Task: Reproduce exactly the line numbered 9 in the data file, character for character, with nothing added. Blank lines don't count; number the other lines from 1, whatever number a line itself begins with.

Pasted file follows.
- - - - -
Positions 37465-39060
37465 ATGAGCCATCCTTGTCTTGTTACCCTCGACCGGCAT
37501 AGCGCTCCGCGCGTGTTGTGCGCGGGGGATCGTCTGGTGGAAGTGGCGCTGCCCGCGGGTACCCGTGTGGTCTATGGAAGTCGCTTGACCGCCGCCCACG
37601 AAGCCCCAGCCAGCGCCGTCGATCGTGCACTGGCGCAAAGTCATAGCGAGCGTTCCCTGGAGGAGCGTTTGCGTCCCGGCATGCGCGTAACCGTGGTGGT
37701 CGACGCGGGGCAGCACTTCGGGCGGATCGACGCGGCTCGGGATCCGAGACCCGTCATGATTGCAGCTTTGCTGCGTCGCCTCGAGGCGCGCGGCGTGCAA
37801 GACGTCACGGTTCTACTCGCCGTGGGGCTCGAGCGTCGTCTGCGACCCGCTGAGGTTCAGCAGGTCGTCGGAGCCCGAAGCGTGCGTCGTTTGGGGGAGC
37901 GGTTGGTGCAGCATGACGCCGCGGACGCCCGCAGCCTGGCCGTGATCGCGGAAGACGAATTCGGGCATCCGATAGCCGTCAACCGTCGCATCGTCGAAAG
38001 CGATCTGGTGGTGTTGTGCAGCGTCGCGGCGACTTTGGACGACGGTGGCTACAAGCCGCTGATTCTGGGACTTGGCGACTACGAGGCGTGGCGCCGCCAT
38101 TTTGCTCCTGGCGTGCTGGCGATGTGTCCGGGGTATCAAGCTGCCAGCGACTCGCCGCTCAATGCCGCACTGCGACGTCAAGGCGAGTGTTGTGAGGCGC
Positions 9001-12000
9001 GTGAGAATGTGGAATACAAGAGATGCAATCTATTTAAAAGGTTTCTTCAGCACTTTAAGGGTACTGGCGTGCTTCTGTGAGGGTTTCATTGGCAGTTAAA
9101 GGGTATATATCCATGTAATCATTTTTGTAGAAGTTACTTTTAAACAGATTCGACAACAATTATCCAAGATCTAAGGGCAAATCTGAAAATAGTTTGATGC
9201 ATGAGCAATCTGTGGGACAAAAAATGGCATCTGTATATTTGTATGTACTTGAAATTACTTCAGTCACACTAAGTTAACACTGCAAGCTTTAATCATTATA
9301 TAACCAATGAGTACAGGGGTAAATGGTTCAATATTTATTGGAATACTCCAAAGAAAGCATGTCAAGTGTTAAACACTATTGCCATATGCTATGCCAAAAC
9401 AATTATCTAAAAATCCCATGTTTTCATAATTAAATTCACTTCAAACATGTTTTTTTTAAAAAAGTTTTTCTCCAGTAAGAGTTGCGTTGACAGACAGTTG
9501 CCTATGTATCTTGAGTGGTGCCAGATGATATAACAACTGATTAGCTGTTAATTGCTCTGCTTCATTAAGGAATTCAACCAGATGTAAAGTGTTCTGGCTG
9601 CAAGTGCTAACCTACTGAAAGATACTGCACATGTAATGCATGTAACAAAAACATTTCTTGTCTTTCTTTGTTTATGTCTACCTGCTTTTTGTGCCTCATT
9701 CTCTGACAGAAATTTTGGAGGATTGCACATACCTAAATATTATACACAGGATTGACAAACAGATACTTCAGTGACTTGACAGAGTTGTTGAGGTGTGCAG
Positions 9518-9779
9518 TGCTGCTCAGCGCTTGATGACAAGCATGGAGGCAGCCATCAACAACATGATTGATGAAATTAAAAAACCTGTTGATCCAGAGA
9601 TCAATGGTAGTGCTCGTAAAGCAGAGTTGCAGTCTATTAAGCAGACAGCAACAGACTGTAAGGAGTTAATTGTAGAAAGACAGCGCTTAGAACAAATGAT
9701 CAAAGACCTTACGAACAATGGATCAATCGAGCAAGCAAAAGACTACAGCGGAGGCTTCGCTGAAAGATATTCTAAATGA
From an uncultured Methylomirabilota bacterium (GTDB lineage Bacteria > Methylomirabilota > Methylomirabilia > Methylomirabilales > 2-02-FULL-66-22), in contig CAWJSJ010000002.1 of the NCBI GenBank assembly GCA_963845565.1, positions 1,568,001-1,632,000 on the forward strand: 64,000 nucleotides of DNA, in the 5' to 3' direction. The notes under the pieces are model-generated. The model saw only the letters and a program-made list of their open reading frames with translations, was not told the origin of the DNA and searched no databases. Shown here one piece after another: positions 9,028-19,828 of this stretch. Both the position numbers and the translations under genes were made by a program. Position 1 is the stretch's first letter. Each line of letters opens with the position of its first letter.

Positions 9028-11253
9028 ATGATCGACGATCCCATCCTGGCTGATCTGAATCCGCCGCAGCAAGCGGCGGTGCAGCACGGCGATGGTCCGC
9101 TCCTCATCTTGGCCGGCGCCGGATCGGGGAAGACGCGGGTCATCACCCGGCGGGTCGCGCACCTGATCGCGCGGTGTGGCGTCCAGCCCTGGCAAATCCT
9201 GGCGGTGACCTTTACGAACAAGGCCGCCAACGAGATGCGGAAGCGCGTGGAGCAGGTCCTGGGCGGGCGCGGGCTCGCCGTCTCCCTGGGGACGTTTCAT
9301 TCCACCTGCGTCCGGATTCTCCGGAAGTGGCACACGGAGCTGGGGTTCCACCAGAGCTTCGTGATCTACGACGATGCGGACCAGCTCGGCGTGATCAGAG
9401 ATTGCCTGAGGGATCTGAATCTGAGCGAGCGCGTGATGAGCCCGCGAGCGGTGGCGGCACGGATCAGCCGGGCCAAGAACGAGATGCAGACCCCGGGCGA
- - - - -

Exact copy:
38101 TTTGCTCCTGGCGTGCTGGCGATGTGTCCGGGGTATCAAGCTGCCAGCGACTCGCCGCTCAATGCCGCACTGCGACGTCAAGGCGAGTGTTGTGAGGCGC